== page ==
TORONTO—It’s Indy car season in Toronto. You may have noticed the fencing going up along Lakeshore.
So that’s it right? Just throw up some fence and call it a race? How do you turn rough city streets into a track fit for cars worth millions of dollars?
The Toronto Indy track is currently overseen by English-born Canadian Roger Peart, who designed the Circuit Gilles Villeneuve in Montreal in 1977 and was instrumental in getting it on the Formula 1 circuit.
An engineer by trade, Peart raced cars as a hobby for a couple of decades before turning his hand to circuit design.
In 1979, he became a member of the FIA Circuits Commission, of which he’s now president. Since 1991, he’s been president of ASN Canada FIA, FIA’s official Canadian representative organization.
Peart inspects circuits around the world, many of them laid out on city streets. “I don’t think there’s a street circuit anywhere which is exactly ideal…so it’s a question of looking at what’s possible on a given site.”
Streets must be wider to allow for passing, already well paved with little camber.
According to Peart the lack of competing cambers that happen at intersections is what makes Lakeshore a good choice.
A fairly level road is also important. Dips and bumps in the road that are barely noticeable in your car can send an Indy car moving over 300 km/h into the air.
“You don’t want cars getting airborne. It looks great but that’s a no-no as far as we’re concerned,” Peart said.
Though the excitement of the road circuit lies in its imperfection, areas that are too bumpy can be repaved, and smaller bumps can be ground out.
Naturally, there must be enough turns to make it exciting, and a straight that’s long enough to let the cars pick up speed.
But getting the circuit built turns out to be less of an exercise in physics than it is one in consensus building. That’s where James Tario comes in.
Tario is the Indy track operations director. He oversees the planning and construction of circuits in Toronto, the U.S., and Brazil.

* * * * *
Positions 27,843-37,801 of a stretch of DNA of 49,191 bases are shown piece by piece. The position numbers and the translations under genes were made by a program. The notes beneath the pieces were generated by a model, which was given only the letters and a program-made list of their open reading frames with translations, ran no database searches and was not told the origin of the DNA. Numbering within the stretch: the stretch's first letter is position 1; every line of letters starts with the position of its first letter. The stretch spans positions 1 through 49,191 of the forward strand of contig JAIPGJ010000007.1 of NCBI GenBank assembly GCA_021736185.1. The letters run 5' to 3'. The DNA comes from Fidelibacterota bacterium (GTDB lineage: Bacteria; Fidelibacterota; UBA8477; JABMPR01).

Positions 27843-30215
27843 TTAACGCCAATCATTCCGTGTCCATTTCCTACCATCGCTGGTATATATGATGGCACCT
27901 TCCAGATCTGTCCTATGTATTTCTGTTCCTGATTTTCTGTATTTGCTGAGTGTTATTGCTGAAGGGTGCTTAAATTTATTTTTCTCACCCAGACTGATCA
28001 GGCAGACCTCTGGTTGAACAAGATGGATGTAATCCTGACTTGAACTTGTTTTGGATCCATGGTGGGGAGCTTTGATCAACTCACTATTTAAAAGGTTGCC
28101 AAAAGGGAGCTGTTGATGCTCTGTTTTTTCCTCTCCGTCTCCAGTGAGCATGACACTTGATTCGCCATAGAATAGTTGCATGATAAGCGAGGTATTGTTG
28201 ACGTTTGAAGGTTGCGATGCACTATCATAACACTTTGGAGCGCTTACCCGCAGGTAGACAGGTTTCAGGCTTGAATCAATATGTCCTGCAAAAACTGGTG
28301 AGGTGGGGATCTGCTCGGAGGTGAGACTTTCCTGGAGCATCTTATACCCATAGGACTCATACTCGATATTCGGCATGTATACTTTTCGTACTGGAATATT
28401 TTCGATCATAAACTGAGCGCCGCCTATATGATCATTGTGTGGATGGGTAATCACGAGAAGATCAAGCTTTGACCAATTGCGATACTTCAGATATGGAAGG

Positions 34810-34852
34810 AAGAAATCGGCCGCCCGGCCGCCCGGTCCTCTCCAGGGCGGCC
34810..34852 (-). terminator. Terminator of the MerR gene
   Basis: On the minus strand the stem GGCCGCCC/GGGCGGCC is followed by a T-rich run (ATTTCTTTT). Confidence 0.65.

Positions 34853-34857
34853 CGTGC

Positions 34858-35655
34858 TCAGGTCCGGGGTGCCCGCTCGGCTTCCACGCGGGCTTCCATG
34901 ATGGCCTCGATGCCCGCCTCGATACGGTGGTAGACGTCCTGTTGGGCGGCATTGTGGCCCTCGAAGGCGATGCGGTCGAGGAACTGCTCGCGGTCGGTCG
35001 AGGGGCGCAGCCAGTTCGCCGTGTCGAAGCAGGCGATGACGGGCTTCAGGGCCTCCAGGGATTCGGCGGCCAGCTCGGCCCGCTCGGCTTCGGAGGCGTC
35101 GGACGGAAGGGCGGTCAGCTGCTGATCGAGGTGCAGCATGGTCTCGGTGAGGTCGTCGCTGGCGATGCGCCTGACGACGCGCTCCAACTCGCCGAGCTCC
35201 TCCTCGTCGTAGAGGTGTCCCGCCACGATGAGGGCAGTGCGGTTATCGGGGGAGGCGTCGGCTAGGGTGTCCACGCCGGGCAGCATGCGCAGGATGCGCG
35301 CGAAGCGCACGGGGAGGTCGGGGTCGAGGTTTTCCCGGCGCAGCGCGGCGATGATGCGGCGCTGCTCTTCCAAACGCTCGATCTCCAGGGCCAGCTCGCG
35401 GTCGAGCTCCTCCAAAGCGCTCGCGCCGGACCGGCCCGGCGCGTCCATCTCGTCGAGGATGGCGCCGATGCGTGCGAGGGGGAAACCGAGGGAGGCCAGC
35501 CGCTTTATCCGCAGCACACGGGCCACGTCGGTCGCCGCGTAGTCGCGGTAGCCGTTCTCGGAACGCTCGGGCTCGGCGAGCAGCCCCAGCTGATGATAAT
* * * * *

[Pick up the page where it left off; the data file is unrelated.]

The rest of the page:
“It becomes a collaborative effort,” Tario explains. Consensus between the race organizers, the city, and local businesses that will be affected can take time.
“Everybody’s opinion matters,” Tario said. The longevity of an event like this lies in continued community support.
Even after 26 years in Toronto, the team is making logistical changes. For example, this year all the construction will take place at night to minimize traffic disruption.
The system of concrete barriers and fencing that define Toronto’s circuit are very strong, designed to deflect an entire airborne car in the worse case, and certainly something more likely, like a flying wheel.
Though seemingly primitive, new rejected tires are bolted together in stacks of six or arranged in staggered formation and placed along the barrier in potential crash areas to absorb energy on impact. Stacks in the most dangerous areas are reinforced inside with a plastic tube.
If these details bore you, no worries. We did ask Peart one useful question. Where’s the best place to sit at the Toronto Indy?
“The great interest is where there’s likely to be overtaking…most likely Turn 3,” Peart said.
“The exit to that turn is a lot narrower than the approach. It squeezes down. It’s a very tricky corner. We do have quite a lot of action down there.”
Tickets for the stands at Turn 3 are a little more expensive, but you heard the man. That said, anywhere in the stands is good, and there’s plenty to see and do with a simple $35 general admission ticket.
Toronto Indy by the numbers:
• 2.84 km (1.765 miles) track length, with the cars completing a lap once a minute
• 2,050 concrete barriers each weighing 8,650 lbs
• 1,600 linear feet of tire wall for the entire circuit
• 14,000 feet of steel fence
• 21 days after the race to remove all traces of it from Toronto streets
The Honda Indy is on July 12-14. Tickets from $35-$165. Admission is free July 12 for Fan Friday! Visit: hondaindytoronto.com/tickets